Duck Boat Hits, Kills Woman Crossing Philly Street

A Ride the Ducks boat full of passengers hit and killed a woman — who witnesses say was distracted by an iPad — as she crossed the street with her husband in Philadelphia's Chinatown neighborhood Friday afternoon.

The accident occurred at 11th and Arch around 5:20 p.m. and passengers — including young children — were forced to remain in the vehicle for nearly an hour after police covered the 68-year-old woman's body with a bright yellow tarp. She died of massive head injuries.

The woman and her husband were visiting the city from Texas, police said.

Ride the Ducks takes riders from the streets of Philadelphia into the water on sightseeing tours. The duck boat had a green light, according to police. Accident investigators plan to get a clearer picture of what happened from surveillance video and interviews with those nearby when the collision happened.

"She was looking at her iPad while crossing the street," said one woman who witnessed the incident, but asked not to be identified. "She got clipped by the duck boat originally and instead of stepping back, she held out her hand as if to say stop."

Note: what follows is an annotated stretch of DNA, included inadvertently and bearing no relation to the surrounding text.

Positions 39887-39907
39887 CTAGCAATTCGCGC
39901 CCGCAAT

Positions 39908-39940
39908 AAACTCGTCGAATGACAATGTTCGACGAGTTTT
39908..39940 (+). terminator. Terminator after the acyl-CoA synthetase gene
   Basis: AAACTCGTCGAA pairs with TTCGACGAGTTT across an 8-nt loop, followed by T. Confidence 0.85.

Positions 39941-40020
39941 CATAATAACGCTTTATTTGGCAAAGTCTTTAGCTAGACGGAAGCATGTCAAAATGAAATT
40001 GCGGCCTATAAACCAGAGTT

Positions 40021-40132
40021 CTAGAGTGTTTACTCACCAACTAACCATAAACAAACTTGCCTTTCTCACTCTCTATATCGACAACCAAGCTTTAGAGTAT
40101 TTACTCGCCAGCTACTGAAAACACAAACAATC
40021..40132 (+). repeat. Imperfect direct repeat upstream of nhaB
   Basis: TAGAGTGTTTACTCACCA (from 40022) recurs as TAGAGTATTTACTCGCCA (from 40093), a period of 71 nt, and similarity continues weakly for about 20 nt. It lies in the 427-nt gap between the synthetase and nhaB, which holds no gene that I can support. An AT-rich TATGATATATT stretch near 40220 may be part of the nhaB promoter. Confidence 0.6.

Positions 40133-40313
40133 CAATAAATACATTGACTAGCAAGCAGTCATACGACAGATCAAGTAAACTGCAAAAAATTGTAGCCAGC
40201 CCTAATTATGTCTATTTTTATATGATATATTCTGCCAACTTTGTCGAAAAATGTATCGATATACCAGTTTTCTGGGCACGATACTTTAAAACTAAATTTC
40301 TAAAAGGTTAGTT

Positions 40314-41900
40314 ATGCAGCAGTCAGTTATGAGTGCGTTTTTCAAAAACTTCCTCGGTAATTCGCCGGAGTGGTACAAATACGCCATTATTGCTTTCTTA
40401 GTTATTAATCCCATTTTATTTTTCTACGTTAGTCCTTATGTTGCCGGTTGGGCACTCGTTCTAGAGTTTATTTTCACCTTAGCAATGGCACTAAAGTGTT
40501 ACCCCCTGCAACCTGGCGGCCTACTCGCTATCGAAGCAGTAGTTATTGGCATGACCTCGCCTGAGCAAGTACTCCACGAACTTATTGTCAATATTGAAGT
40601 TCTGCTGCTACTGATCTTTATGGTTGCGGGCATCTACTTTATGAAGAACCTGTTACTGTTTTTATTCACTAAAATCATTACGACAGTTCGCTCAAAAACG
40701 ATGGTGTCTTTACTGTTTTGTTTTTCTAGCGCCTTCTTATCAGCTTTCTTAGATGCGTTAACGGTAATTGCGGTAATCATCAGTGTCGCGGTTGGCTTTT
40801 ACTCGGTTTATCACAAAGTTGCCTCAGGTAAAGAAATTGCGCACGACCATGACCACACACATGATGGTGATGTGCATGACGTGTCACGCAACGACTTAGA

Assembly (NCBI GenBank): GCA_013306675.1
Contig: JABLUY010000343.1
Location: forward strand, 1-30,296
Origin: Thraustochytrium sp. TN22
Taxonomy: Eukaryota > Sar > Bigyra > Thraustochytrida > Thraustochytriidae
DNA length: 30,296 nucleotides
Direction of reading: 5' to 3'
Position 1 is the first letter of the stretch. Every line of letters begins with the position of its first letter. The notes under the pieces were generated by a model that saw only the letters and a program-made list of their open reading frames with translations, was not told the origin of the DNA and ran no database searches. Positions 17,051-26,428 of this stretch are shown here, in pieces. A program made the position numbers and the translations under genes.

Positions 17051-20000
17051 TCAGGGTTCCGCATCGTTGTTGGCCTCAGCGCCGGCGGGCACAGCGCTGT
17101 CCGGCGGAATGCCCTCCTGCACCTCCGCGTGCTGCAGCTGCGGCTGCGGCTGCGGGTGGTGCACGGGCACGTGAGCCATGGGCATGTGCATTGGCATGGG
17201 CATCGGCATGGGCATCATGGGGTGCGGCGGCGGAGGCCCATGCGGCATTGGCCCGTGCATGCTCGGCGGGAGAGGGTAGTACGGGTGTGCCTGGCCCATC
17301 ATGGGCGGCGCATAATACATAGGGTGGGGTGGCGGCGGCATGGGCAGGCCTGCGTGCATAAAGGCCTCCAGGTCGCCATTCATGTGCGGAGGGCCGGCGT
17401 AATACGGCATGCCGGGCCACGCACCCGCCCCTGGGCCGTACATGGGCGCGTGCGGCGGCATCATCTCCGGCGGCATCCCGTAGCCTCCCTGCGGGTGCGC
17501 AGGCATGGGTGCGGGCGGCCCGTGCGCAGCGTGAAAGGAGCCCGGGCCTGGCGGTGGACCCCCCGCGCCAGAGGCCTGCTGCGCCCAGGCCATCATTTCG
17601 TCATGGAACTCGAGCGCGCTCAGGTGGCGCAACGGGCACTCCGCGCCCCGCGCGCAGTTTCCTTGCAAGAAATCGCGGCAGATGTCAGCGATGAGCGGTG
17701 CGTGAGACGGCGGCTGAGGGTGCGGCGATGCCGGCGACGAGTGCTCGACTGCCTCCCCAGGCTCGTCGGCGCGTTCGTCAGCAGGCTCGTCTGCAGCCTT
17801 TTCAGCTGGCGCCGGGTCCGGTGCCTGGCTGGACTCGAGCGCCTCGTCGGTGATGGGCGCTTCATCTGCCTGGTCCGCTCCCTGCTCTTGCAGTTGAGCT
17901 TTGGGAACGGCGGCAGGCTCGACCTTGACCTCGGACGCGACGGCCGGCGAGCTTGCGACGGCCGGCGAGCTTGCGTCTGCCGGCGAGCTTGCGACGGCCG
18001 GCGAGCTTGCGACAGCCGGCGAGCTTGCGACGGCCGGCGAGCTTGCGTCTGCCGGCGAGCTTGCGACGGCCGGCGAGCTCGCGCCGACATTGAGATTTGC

Joseph Kist, another witness, said the woman had her back to the vehicle when she was hit.

"She didn't know what was coming by," he said.

Ride the Ducks is the same company which operated a boat that stalled in the Delaware River and was run down by a barge in 2010, sending two Hungarian students to their deaths.

The organization and tugboat company, K-Sea Transportation, agreed to pay $15 million dollars in 2012 to the families of those victims as part of a settlement. A $2 million fund was set up for the 18 surviving passengers.

Dramatic video released just days before the trial showed the duck boat being run over by the barge. The video revealed the deckhand on the Duck boat was texting shortly before the accident. Government investigators also determined Matthew Devlin, the pilot of the tug which was guiding the barge through the river, was also on his phone and distracted by a family member's illness.

Devlin pleaded guilty to misconduct of a ship operator causing death and was sentenced to a year in prison plus three years probation.

Attorney Bob Mongeluzzi, who represented victims and their families in the fatal Delaware River crash, said Friday the duck boat's design may make driving on land challenging.

"The design of the duck boat itself makes it extremely difficult to operate on land because it is cumbersome and the visibility for the operator is hampered because he has a large bow of the boat extended in front of him," he said.

In a statement about Friday's incident, Ride the Ducks offered thoughts and prayers to the victim's family and said they were cooperating with authorities.

"We will provide counseling for those affected by the accident and offer support wherever possible," the statement read in part.

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